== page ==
Virtual doctor appointments during the COVID-19 pandemic
To prevent the spread of novel coronavirus and to protect those who are most vulnerable to the virus, many people are choosing to stay home. While these social distancing practices are needed, it makes it hard for patients to receive the medical care they need since many can’t make it to their doctor’s office. To combat this, many healthcare systems, including University Health, are changing a number of outpatient appointments to virtual care appointments.
Before you have your virtual visit, University Health will:
- Assess if your condition is stable and then notify you that your appointment will be a virtual visit.
- Ask you to provide an email address and device for the visit. If the patient doesn’t have these things, then a phone call will be set up.
- If you do have an email and device, the virtual visit will be via Webex, which will allow you to see, hear and better interact with team members.
- You can use your cell phone, laptop, desktop computer or your tablet for the Webex.
Make the most of your virtual care visit
To make sure you’re getting the right healthcare you need, you’ll want to be prepared for your virtual care visit. Here are a few things you can do to get the most out of your telemedicine appointment:
- Make a list of concerns. Write down a list of your concerns or issues so you don’t forget to chat with your doctor about something important during the visit.
- Keep track of any symptoms and when they started. Keep a record of any symptoms including when they occur, what triggers them, and what alleviates them.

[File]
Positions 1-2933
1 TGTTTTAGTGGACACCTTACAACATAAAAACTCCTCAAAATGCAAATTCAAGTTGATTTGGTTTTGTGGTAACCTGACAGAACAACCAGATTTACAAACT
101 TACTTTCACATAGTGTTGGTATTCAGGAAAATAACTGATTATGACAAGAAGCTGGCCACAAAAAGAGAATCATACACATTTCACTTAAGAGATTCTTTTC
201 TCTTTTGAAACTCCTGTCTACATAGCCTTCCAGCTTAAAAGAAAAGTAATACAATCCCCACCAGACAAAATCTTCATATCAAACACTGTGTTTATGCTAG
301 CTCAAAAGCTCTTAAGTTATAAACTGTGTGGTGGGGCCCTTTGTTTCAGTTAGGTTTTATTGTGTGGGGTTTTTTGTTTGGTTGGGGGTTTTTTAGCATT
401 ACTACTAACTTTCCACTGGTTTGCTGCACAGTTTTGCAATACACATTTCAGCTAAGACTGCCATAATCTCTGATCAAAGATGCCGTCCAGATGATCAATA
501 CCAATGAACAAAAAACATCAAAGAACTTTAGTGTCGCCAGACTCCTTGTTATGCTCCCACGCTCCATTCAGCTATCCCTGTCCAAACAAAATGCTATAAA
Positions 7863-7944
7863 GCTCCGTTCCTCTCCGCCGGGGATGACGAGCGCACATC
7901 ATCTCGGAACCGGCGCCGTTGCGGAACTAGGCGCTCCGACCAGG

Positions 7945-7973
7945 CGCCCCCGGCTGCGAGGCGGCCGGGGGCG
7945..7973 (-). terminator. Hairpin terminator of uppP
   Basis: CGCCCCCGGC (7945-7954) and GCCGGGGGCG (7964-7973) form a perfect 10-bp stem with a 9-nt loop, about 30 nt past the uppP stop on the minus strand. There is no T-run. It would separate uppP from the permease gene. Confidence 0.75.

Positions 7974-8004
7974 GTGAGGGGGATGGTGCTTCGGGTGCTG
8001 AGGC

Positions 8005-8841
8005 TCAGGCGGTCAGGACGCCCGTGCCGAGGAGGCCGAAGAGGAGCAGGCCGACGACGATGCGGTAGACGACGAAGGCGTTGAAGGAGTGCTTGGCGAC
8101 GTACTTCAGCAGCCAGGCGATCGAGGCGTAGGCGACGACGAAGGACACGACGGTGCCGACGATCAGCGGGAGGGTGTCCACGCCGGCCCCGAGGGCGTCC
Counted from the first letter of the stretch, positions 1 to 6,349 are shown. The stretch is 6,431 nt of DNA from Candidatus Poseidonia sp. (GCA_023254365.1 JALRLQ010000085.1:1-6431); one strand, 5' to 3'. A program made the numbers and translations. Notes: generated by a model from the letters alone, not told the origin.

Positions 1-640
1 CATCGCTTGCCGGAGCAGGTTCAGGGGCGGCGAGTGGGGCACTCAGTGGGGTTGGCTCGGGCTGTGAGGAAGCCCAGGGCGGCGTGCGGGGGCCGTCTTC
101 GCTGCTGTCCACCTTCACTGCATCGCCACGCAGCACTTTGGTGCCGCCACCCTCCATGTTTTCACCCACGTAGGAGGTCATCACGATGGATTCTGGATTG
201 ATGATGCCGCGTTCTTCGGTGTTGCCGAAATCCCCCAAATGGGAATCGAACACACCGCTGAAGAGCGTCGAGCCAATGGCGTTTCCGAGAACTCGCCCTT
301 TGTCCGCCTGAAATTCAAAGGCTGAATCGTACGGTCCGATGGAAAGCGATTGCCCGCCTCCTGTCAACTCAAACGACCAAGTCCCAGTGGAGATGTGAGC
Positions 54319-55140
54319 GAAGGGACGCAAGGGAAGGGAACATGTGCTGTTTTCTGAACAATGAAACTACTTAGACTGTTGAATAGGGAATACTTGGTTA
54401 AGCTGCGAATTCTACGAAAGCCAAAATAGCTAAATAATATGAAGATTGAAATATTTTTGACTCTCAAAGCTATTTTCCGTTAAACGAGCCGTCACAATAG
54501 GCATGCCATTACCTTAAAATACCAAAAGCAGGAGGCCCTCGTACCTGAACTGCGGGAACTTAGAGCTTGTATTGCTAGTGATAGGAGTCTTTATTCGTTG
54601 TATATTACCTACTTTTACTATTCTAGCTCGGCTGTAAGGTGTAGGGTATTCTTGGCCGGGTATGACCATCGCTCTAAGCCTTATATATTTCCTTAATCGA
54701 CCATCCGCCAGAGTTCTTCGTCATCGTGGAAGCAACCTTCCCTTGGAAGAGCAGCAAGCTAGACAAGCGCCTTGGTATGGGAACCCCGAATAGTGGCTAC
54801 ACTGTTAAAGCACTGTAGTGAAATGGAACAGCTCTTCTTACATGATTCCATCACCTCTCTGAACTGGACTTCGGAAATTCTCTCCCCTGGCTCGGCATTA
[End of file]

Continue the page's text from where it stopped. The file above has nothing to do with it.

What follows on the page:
- Send photos of obvious symptoms. Send pictures of bites, rashes, moles and other issues that are causing visible symptoms to your doctor before the visit.
Additionally, make sure to:
- Call from a quiet place without any distractions.
- Be available at the appointment time to answer the call and avoid phone tag.
- Have any required medical equipment handy such as a thermometer, bathroom scale, etc. in case your doctor requests additional information from you.
Know when to go to the hospital
If you fall, break a bone, have heart condition symptoms or a severe illnesses, it may be necessary for you to go to the hospital. If you’re experiencing a medical emergency, don’t hesitate to come to the emergency room at University Hospital or call your doctor.
Please be aware, that although virtual visits support your healthcare, some visits need to be in person. This includes preventative visits such as Pap smears and colonoscopies, etc. If you need to schedule a visit with your doctor that can’t be done virtually, reach out to your healthcare provider to find out what their procedures are for seeing patients during the pandemic.
We are dedicated to providing the best, most comprehensive care for patients in South Texas and beyond. For more information about the novel coronavirus, review the latest COVID-19 Updates From University Health.